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Out of the Rubble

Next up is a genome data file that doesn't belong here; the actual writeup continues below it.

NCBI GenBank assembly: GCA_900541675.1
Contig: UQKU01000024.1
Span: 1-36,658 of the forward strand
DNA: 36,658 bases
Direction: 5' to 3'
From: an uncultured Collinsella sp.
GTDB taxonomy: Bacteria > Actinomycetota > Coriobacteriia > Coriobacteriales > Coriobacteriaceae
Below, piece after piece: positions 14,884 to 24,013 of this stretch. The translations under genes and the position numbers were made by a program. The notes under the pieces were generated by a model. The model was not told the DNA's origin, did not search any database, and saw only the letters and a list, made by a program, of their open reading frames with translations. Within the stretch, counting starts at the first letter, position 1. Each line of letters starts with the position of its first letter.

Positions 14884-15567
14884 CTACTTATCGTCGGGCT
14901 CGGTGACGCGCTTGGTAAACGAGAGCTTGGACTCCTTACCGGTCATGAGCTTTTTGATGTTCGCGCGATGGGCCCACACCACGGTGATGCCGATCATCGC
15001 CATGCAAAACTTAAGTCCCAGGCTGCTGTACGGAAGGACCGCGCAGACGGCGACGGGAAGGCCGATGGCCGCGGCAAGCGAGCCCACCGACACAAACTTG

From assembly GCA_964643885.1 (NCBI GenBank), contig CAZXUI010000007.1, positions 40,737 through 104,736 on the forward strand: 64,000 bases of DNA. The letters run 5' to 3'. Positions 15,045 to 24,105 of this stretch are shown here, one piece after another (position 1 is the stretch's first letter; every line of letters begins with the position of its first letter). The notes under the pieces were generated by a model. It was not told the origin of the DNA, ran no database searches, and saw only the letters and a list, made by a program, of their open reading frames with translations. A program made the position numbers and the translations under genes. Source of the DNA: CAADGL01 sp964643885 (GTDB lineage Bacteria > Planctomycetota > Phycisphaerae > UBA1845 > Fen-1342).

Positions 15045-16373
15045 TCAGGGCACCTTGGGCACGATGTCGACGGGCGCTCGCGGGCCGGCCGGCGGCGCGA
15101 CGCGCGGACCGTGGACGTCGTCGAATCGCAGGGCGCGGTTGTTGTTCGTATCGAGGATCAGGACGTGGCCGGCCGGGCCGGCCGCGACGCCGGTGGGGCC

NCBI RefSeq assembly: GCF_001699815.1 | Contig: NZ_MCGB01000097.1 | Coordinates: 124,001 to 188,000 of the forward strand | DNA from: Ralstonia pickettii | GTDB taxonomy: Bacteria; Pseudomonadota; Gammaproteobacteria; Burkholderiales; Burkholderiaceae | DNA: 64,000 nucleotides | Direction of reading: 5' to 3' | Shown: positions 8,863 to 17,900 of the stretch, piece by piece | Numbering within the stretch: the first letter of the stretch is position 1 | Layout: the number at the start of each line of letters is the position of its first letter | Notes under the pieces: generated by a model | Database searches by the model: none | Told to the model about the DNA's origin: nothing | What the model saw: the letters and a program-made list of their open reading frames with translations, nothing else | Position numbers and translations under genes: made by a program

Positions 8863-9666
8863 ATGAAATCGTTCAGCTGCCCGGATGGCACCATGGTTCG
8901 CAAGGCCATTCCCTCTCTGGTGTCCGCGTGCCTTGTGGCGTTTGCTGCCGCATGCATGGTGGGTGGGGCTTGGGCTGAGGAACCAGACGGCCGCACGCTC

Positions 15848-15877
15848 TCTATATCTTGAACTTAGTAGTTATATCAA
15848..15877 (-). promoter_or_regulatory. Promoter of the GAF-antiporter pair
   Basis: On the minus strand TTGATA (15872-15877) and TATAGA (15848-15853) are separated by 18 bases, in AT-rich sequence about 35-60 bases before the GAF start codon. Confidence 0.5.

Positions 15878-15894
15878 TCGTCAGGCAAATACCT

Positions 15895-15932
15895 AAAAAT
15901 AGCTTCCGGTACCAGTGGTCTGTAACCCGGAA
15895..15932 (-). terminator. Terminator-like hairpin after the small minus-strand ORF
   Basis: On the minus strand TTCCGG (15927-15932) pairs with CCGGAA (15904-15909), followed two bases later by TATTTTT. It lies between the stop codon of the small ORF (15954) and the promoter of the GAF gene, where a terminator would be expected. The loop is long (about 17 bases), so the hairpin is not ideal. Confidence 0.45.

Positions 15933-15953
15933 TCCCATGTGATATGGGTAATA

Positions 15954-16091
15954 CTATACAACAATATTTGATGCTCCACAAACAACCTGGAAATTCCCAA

Warner Center is best known as the office hub of the San Fernando Valley, but now a developer is trying to build several hundred apartments in the district. Dinerstein Cos. has demolished the former home of movie camera maker Panavision Inc. at the corner of De Soto Avenue and Erwin Street, clearing the way for development of an upscale apartment building. The complex will add to an increasing number of multifamily units in the area – in line with development trends nationwide, while office construction remains at a crawl. “The banks are throwing money at developers and investors for this sort of property right now,” said Warren Berzack, principal at Lee & Associates – L.A. North/Ventura who specializes in multifamily investment properties. The project began with REW De Soto Partners LLC, a Malibu company affiliated with developer Richard Weintraub, in 2002. But REW decided in March to sell off the project to Dinerstein, a Houston company that specializes in student and multifamily apartment developments. Originally, REW planned to build 707 units with 395 at market rate and 312 for seniors, but when the sale closed in April Dinerstein said it would only proceed with the market-rate units. REW De Soto has retained an option to reacquire 3 acres of the 11-acre parcel and complete the senior apartments. The project has drawn mixed reviews from neighborhood advocates. Some support it – and some worry that more housing projects without added commercial space could hurt the West Valley’s employment base. “I think most in the community would agree that a balanced mix of housing and commercial development in Warner Center is essential to its future,” said Dennis DiBiase, co-chairman of the Woodland Hills Warner Center Neighborhood Council’s planning, land-use and mobility committee. “The priority, though, is Warner Center should continue to be an employment center serving the West Valley and the adjacent communities,” he added. “We need to provide employment opportunities close to where people live.” Retaining walls Dinerstein declined to comment on the project, but the company has been under pressure to move forward rapidly. Weintraub’s company had building permits for the project that were due to expire this past summer, forcing Dinerstein to start work before Panavision moved out in August to a building just around the corner on Variel Street. “They began working on some small things – like a retaining wall and parking area,” said John Battles, principal at Lee & Associates – L.A. North/Ventura office, who represented both sides in the deal. “It was work that needed to be done, but they had to start work right away in order to keep the permits in place.” Currently, the industrial building has been demolished, and work has continued daily to clear the concrete rubble as grading for the pending project begins. While Dinerstein has been tight-lipped about the design of the apartments, it has completed several similar projects recently, including an apartment complex on Kittridge Street in Woodland Hills last year. At that property, amenities include black pearl countertops, a gym, pool and tanning beds. One-bedroom units rent for $1,500 a month. The company, which has built more than 150,000 apartments in 26 states, sold the 438-unit complex for nearly $133 million to a joint venture of Wesco LLP and Essex Property Trust Inc. in July of last year. The joint venture, headquartered in Palo Alto with an office in Woodland Hills, continues to operate the complex, which is 94 percent leased. Meanwhile, looming ahead is a potential battle over the future of Warner Center. Jobs, housing balance The city’s Planning Commission is poised at a Nov. 29 hearing to advance a new Warner Center Specific Plan to the City Council that will guide development through 2035. The nearly 300-page plan was developed in cooperation with the Community Advisory Committee and calls for a balance of new development between housing and commercial construction to provide jobs. In fact, development projects must include both elements. Brad Rosenheim, a land-use expert at Woodland Hills firm Rosenheim & Associates, and vice chair of the advisory committee, said the goal is to create a walking neighborhood with easy access to housing, jobs and shopping. “One of the ideal scenarios is to create a balance of work and housing,” he said. “Whether it’s walking home, to work or to an amenity, we need to capitalize on that plan.” Some 19,000 new residences are projected under the specific plan, but exactly how much commercial development will be part of any individual development will be determined project by project. Much of the housing is expected in multifamily developments, which for some area stakeholders is just right. “We are requesting, we are permitting, we are asking for this type of development,” said Scott Silverstein, chairman of the Woodland Hills Warner Center Neighborhood Council. “We want people to stay here, live here, work here. And that only works if there’s housing for them.”

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